- In 1518, hundreds of men and women in Strasbourg danced for days on end, many eventually collapsing from exhaustion.
- These "dancing plagues" occurred throughout the Middle Ages.
- Similar spontaneous mass compulsions — commonly called mass hysterias — have occurred throughout history, some very recently. What are they, and why do they happen?
On a July day in 1518, a woman named Frau Troffea began to dance in the streets of Strasbourg, part of the Holy Roman Empire in modern-day France. There wasn’t all that much to do for entertainment in medieval Strasbourg, so this diversion was met with enthusiasm by passers-by. Frau Troffea was spinning, twisting, and jumping, all without music. It was entertaining to watch — until it wasn’t.
Six days later, Frau Troffea was still going. She hadn’t slept or eaten. Day or night, rain or shine, Frau Troffea couldn’t stop dancing. This alone would have been cause for alarm, but suddenly people began to join her in her relentless dance. At first, it was a crowd of 34. By the end of the month, it was 400. People began to drop like flies, overwhelmed by exhaustion. The lucky ones merely lost consciousness, snapping themselves out of their strange affliction. The less fortunate died of heart attacks.
In the hopes of wearing the dancers out, the Strasbourg city council decided to build a stage and hire musicians. Their theory was that the dancers had fevers, “hot blood” that could only be cured by dancing it out. This was obviously a terrible idea: The performance merely encouraged more citizens to join the crazed dancers. At its height, some sources claim the dancing was killing up to 15 people per day, and it seemed like it would go on forever. It was terrifying — until it wasn’t. One day, the worst-afflicted dancers were taken away to a shrine, where they eventually stopped dancing. Without them, the remaining dancers slowly stopped as well.
That the “dancing plague” of 1518 occurred is certain. Numerous historical documents from various sources confirm that, indeed, hundreds of Strasbourgeoise began to uncontrollably dance — doctor’s notes, church sermons, notes from the city council, and other texts all confirm similar details.
What isn’t clear is what caused this to happen. Ergot poisoning is one suspect: This fungus grows on rye and, when baked into bread and consumed, produces effects similar to LSD, albeit deadlier. Although ergot poisoning does produce psychoactive effects, it’s far more likely to kill its victims than give them the stamina to dance for a month straight.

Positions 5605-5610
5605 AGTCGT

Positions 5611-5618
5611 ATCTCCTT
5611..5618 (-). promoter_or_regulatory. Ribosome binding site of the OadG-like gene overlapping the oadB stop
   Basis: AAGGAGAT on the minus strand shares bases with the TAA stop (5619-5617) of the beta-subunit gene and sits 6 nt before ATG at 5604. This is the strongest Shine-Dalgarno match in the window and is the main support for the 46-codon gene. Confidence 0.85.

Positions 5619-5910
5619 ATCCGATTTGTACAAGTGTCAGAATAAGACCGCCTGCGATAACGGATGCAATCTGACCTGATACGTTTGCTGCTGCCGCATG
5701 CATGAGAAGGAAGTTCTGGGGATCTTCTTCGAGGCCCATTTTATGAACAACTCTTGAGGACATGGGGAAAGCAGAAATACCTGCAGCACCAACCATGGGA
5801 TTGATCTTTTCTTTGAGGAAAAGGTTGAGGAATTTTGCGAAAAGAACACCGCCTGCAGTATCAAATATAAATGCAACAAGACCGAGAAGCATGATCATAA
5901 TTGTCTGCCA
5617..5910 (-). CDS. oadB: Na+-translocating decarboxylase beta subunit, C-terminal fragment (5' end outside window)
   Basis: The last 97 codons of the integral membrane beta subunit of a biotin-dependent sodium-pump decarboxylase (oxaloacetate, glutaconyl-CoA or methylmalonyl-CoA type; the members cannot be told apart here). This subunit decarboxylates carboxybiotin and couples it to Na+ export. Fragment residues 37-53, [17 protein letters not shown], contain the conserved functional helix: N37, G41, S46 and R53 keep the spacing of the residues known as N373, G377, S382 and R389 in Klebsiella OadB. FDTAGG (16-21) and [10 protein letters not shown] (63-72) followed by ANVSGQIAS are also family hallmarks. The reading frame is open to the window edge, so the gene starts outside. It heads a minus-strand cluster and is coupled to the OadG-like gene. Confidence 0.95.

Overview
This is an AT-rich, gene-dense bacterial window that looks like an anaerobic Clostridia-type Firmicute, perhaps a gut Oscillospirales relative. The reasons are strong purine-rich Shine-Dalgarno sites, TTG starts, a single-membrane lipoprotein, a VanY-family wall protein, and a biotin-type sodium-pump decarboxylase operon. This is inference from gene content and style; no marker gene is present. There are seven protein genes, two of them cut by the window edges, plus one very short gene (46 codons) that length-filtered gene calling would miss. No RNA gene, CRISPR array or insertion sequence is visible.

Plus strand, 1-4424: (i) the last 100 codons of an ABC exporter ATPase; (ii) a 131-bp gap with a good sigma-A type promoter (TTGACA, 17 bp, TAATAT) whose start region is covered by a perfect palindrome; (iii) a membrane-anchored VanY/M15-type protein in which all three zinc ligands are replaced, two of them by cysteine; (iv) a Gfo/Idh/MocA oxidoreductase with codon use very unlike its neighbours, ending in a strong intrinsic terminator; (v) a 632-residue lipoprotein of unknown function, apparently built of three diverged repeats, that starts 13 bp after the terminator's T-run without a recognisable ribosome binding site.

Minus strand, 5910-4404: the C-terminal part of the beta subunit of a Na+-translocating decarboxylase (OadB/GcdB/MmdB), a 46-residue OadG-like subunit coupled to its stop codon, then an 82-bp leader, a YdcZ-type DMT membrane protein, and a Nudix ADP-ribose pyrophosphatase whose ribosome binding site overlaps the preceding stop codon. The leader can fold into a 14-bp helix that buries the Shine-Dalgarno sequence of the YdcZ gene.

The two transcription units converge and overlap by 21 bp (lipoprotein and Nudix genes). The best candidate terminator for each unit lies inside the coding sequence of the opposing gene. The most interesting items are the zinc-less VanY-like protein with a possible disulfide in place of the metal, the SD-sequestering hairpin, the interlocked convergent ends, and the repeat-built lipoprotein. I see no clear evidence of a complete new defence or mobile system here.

Rather than attribute the dancing plague to one easily understood culprit, other scholars assert that it belongs to a class of poorly understood psychological phenomena called mass psychogenic illnesses — more commonly known as mass hysterias.
Mass psychogenic illnesses are thought to come about as a group response to stress, and Strasbourg certainly had plenty of things to be stressed about in 1518. John Waller explained in an article for The Lancet:
“The people of Strasbourg and its environs were […] experiencing acute distress in 1518, after a succession of appalling harvests, the highest grain prices for over a generation, the advent of syphilis, and the recurrence of such old killers as leprosy and the plague. Even by the grueling standards of the Middle Ages, these were bitterly harsh years for the people of Alsace.”
Other kinds of mass psychogenic illness
Although the dancing plague of 1518 was striking in its character, it wasn’t the only dancing plague, nor the only instance of mass psychogenic illness. Just like an instance of a dancing plague itself, the series of dancing plagues seemed to start for no reason and end for no reason. Between the 13th and 17th centuries, medieval communities were repeatedly compelled to dance.
In 1374, thousands of villagers along the Rhine river fell into a dancing mania, screaming in agony as they went along. In 1237, a group of children from the German city of Erfurt leaped and danced 20 kilometers (12 miles) to the neighboring town of Arnstadt before collapsing in exhaustion.
Mass psychogenic illnesses have taken many forms over the years. Between the 15th and 19th centuries, nuns from disparate nunneries would climb trees and meow like cats, bark like dogs, imitate lewd sexual behavior, and generally act as though they were possessed. Even in Salem, young girls fell into strange “fits” that spurred on the witch trials, which some have interpreted as mass psychogenic illness.
Although dancing plagues seemed to have ceased with the close of the Middle Ages, other mass psychogenic illnesses have occurred throughout history. In 1962, around 1,000 Tanzanians began to laugh uncontrollably, sometimes for up to 16 days at a time. The epidemic only ended 18 months later. In 1983, close to 1,000 Palestinians began to faint and feel dizzy. They blamed some kind of Israeli chemical warfare, but the nature of the affliction and its spread throughout the populace forced investigators to conclude that had a chemical attack occurred, it could only have caused about 20% of the reported cases.
The trouble with mass psychogenic illnesses is that they occur too rarely to observe in the field, and there’s no way to predict when they will happen. What causes them and what makes them go away remain mysteries. At the very least, they underscore how profoundly incomplete our understanding of human psychology is.